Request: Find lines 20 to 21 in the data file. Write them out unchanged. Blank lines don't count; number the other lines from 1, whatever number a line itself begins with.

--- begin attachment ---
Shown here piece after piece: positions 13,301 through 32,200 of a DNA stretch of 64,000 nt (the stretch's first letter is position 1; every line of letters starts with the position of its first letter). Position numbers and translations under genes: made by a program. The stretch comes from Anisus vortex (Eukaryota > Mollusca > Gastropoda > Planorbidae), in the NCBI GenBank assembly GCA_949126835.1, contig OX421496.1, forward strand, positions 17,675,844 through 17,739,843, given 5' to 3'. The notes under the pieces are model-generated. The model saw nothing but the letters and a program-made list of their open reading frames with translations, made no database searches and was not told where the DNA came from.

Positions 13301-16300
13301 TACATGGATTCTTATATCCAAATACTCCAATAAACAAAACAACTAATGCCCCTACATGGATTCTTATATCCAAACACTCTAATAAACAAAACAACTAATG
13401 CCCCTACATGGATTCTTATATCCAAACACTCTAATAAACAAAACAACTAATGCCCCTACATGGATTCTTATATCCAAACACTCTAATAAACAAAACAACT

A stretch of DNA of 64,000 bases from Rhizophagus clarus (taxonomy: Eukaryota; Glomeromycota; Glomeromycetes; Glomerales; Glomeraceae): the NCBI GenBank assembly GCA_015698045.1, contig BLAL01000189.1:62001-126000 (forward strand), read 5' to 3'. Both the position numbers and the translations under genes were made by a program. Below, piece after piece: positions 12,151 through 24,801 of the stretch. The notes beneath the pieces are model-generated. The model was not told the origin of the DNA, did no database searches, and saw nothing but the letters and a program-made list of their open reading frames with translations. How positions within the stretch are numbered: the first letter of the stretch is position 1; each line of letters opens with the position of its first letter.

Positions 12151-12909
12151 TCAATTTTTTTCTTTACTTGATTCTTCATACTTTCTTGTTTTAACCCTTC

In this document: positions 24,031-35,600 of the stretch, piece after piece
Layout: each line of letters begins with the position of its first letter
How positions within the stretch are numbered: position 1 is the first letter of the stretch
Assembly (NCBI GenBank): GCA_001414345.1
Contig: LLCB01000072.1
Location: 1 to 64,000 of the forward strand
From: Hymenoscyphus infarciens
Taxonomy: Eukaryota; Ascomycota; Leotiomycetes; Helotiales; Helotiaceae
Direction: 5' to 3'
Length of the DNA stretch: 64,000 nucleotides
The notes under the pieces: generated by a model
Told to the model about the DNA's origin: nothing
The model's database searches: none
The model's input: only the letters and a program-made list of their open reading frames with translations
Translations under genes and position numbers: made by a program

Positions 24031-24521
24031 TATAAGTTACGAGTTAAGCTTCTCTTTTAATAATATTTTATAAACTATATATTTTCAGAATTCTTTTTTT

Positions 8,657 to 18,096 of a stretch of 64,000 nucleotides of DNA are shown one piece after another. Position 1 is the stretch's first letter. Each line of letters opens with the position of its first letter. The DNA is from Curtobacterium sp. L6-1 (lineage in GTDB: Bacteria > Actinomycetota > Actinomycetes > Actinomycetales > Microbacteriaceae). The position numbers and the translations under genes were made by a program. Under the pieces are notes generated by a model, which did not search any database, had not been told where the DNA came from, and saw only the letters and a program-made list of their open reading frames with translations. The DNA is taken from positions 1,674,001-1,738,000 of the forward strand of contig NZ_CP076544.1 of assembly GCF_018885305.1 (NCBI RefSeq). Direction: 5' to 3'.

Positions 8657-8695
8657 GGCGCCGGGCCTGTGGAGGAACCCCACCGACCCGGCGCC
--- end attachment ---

The model's database searches: none
The model's input: only the letters and a program-made list of their open reading frames with translations